This may help explain why her books are so distinct from one another. She needs to finish each one and then put it away. “I need to be a completely different person than I was when I start my next book, every time,” she says. Each book is a reaction against the previous book, from The Monsters of Templeton, in which the fifty-foot-long body of a sea creature surfaces in a town’s lake while a disgraced student returns home to search for her father after his mysterious disappearance, to Fates and Furies, a finalist for the 2015 National Book Award in Fiction and President Obama’s choice for his favorite book of the year, which tells the divided story of a marriage—the first half from the perspective of a failed playwright named Lotto, the second half from the perspective of his wife, Mathilde—threaded together into a revelatory portrait.
Groff isn’t the only author to take such a stance on previous books, of course. At this year’s AWP conference she gave a reading with novelist Nathan Englander, who shares her perspective on past work. “We’re both oppositional personalities,” she says about the author whose most recent novel is Dinner at the Center of the Earth, published by Knopf last year. “So we were discussing how ready we each were to oppose the previous book we’d written. It actually is a revolt, a revolution against what came before.” She says she does this every time, no matter how successful her previous project. “I do it on purpose. And I think for me it’s a way to kill the previous book. I am invested in becoming a better person, and I don’t think I can do that by staying the same. As I write my way into my evolution, I become a better writer, too.”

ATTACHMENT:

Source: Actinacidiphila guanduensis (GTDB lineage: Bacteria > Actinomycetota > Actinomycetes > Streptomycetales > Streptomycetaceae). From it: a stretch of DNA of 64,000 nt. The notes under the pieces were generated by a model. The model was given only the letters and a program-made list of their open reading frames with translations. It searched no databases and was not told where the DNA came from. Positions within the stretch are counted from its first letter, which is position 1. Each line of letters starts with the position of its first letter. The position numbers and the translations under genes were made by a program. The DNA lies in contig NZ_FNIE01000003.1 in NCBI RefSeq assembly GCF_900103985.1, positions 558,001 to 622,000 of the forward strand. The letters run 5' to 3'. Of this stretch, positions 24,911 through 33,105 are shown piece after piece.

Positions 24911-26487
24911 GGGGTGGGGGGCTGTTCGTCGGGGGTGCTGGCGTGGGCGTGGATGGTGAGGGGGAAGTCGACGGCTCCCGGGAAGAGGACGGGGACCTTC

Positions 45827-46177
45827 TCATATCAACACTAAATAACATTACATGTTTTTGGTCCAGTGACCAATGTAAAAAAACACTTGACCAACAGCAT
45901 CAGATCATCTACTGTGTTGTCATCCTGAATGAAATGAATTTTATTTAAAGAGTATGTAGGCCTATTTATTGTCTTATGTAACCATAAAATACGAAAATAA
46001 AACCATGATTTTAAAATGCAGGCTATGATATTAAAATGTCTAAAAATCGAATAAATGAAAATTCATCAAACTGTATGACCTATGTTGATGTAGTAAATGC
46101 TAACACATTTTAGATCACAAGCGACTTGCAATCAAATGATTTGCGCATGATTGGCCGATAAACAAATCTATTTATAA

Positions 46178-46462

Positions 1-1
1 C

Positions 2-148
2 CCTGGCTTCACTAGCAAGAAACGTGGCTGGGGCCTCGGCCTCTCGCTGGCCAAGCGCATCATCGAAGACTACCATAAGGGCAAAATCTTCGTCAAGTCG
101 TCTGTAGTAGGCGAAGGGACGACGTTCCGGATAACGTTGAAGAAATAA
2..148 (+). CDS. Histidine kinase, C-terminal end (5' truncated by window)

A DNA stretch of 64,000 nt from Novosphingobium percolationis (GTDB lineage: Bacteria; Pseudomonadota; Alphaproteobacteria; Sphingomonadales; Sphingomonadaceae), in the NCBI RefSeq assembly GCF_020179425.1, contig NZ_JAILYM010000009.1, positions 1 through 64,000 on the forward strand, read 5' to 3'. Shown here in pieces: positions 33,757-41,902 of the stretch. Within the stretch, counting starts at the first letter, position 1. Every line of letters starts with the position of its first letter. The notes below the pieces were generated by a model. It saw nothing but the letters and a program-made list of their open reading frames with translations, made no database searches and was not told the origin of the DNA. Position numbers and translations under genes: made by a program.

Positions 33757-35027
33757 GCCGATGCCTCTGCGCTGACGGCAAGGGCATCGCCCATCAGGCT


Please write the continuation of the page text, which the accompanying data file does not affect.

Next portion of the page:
Her agent, Bill Clegg, thinks Groff’s appeal is “something elemental and volatile in her sentences and plots, a tension between her capacity to create beauty and her impulse to subvert and destroy it,” he says. “She never lets you fully relax into a character or a story or even a passage, and that tension is exhilarating. Reading Lauren’s work, you have a sense that she writes first from a deeply personal place and is accessing these forces as they exist in her.”
And sometimes, Groff would be the first to admit, those forces can be quite explosive: She is not afraid of burning things up—literally. This past New Year’s Eve she threw the pages of something she’d been writing for twelve years onto a bonfire. “I’ve been struggling a lot with creativity in this ‘brave new world’ of Trump’s America, which is so vastly different from what I thought was my America,” says Groff. “Many artists right now are thinking about how to be creative when there’s so much to do. Creativity saved my personal life, but maybe it’s not enough to save our society. I want to bear down really hard on our responsibility to other people.”